In the concentration camps, the hospitals, the evacuation centers, are millions of people in need of food, clothing, and medical care. These, plus the disrupted German population and the hundreds of thousands of prisoners are our immediate legacy of victory. The problem is immense; it staggers the imagination. One begins to get an idea of it if one realizes that in this army area alone there are more displaced persons to be handled than there are American soldiers in Europe.
This is the immediate aftermath of war! Perhaps you can understand why we over here don't have such a feeling of fulfillment on "V-E day" as no doubt exists at home. But I have written you of this before.
This has a practical relationship to my own immediate future. The teams are being broken up. My men and my nurse will return to headquarters. The officers will soon proceed to different civilian and POW hospitals to try and help clear up this tremendous medical problem. Whether this is a break-up of the Aux. is not clear, but it is not thought to be so. The duration of this type of duty is not known. I'm expecting to leave here at any time.
Meanwhile, yesterday was one of the most exciting days I've ever spent. I nearly put my foot into it that time, and I'm lucky to be here where I can write a letter to you! It all happened like this. I went back over to the bridge where the prisoners had been coming in. The Russians were on the far bank, so no more were coming in. I dropped around to visit one of the companies of the regiment there to see if any of the boys had picked up a camera to sell, as I thought I would like to improve on that little one that I've been using all along. While we were chinning around, in comes a Russian lieutenant and a Russian soldier with an accordion. Much clasping of hands, copious drinks of fire-water, dancing in the streets, and general celebration. After a bit, nothing would do but we should go over as his guests and have lunch with him. Since they weren't letting anybody across the bridge, we went out south of town, found a boat, and rowed it over - two G.I.'s, two lieutenants from the company, and me, together with these two Russki's. The Russian soldiers thronged around and we had much hand-shaking. Finally, a "liberated" German jalopy arrived, and we all piled in to go back, I know not where. Ivan with the accordion was beating out a lively tune. The driver was making great time across country, oblivious to the absence or presence of a road, ditches, or other impedimenta. The only parts of the mechanism which he'd learned how to use were the horn and the throttle! All bid fair to be a joyous affair of international good-will, when disaster struck in the form of a convoy of about four or five sleek looking sedans, who gave us to understand that we should stop, which we did with difficulty. Whereupon, out of those vehicles poured more darn Russian brass than you could shake a stick at. Three Generals, two Colonels, some Lieutenant Colonels, and a Major or two. They viewed us with a distinctly jaundiced eye, and wanted to know what the hell was going on. One lean and hawk-eyed, lieutenant-general seemed to take considerable offense at the sight of these alleged Americanski's three miles into his lines. There was talk of "interning" us, and they started to collect our guns & cameras. Obviously, the time has come to have a little better meeting of the minds with these big-chief Russki's, or it looked good for us to cool our heels in the local hoosegow, and for how long, God knows. So I set up a line of communication as follows: One of the G.I.'s spoke Polish; another was a liberated Russian, who understood Polish. I spoke to the G.I., who translated to Polish; this went to the other who converted it into Russian for the General. The responses came down in reverse order, thru channels. I started out with the offended American officer technique, pointing out that we were invited guests (albeit, of course, illegally) of one of his own officers. This was apparently a good stand to take, as pretty soon we began to get back our guns & cameras. They were apparently convinced we weren't Krauts in disguise. Then, as things started looking up a little, I gave him the business about the Americans being glad to see the Russians at last, that I thought they were being a bit stuffy about the whole thing, and that if he would come over with me, I was sure our Generals would be quite hospitable. (Thank God, he didn't take me up on that one!) This rather brash move appeared to have good effect, for some reason or other, as the sparks stopped flashing out of his eyes, and though he didn't smile, I thought the corners of his face relaxed just a little. Whereupon I threw him a snappy salute and made them shake hands all around, and we departed back where we came from, escorted by two Majors whose job it was to see that we damn well got out of there. I never thought I'd be so glad to get across a river as I was that one!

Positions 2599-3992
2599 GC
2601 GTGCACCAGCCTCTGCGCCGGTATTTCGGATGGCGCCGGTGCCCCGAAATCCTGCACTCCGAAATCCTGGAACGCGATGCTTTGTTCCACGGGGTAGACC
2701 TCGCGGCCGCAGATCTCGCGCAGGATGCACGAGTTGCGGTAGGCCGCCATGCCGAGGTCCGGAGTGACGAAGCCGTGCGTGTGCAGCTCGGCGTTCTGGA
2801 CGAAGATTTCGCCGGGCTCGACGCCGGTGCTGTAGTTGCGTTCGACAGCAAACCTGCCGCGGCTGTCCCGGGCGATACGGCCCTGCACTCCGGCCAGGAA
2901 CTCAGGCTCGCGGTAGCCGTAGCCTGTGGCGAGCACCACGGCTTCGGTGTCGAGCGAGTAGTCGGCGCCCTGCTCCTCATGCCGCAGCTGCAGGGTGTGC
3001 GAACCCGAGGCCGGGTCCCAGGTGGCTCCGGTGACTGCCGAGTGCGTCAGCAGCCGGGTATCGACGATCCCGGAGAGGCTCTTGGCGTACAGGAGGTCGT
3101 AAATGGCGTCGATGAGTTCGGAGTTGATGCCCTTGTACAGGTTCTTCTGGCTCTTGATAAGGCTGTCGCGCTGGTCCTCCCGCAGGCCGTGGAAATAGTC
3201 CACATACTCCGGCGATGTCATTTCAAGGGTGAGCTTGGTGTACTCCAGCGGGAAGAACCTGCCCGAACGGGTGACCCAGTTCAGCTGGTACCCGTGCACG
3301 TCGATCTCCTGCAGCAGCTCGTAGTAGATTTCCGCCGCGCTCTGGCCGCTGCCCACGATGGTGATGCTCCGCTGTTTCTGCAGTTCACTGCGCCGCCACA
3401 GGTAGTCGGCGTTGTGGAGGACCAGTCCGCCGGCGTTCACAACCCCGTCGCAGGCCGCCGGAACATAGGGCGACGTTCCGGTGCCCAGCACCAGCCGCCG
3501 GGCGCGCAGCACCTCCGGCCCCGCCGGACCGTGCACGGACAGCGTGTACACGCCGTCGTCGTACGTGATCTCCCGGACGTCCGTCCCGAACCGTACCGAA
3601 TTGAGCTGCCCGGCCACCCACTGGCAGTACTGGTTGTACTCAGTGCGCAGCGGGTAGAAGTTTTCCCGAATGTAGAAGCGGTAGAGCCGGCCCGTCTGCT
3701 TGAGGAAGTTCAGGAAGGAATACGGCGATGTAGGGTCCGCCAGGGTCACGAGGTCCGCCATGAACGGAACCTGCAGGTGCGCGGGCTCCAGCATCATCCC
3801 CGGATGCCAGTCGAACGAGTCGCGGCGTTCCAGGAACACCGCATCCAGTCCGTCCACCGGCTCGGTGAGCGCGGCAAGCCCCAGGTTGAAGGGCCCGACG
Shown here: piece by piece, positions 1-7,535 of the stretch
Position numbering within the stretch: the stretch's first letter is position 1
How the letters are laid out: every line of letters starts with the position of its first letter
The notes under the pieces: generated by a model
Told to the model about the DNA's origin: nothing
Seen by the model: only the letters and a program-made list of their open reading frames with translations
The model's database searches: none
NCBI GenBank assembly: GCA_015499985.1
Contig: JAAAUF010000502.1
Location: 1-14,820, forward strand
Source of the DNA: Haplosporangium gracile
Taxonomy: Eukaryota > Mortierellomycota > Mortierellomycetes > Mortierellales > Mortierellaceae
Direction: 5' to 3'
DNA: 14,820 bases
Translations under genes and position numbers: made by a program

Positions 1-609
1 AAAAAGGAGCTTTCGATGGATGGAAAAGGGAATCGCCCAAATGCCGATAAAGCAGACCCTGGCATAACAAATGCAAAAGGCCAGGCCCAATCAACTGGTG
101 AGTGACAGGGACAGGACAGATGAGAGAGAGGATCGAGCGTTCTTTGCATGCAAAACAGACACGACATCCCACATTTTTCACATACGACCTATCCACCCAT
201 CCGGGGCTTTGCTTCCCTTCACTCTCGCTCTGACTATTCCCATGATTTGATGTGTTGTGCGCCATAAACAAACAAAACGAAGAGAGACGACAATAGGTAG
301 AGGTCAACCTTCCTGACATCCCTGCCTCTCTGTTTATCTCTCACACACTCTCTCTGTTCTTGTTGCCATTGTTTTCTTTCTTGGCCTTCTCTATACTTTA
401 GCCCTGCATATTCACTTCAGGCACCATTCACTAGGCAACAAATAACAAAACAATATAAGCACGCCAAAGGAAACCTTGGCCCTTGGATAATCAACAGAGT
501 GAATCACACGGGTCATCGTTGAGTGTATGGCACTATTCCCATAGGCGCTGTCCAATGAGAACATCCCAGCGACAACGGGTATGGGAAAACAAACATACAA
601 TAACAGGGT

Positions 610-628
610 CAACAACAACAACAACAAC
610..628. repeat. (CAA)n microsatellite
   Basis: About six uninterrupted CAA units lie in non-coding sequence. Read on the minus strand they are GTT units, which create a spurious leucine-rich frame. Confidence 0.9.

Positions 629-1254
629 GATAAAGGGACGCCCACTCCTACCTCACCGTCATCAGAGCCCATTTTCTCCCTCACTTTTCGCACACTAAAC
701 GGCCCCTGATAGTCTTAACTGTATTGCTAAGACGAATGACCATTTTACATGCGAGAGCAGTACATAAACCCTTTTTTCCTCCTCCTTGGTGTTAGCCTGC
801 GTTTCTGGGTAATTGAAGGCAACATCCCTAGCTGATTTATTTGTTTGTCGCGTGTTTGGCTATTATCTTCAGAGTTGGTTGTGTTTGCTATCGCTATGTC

So it was quite an adventure. We didn't have any business being there, of course, and pretty near got in trouble for it. But, what an experience. We saw the Russian army as far back as division-forward as it really is: - an uncensored and unescorted trip. I wish I dared tell you about my impressions, but they must wait. However, as you can gather, it was not all a frank and open-hearted meeting.
I must go now dear --
2 hrs. later - a lad got crushed by a truck and we had a snag out his badly lacerated spleen.
I love you sweet, I wish I knew anything about the future, but it's anybody's guess. We'll just have to sweat it out. Until the next time, darling.
All of me -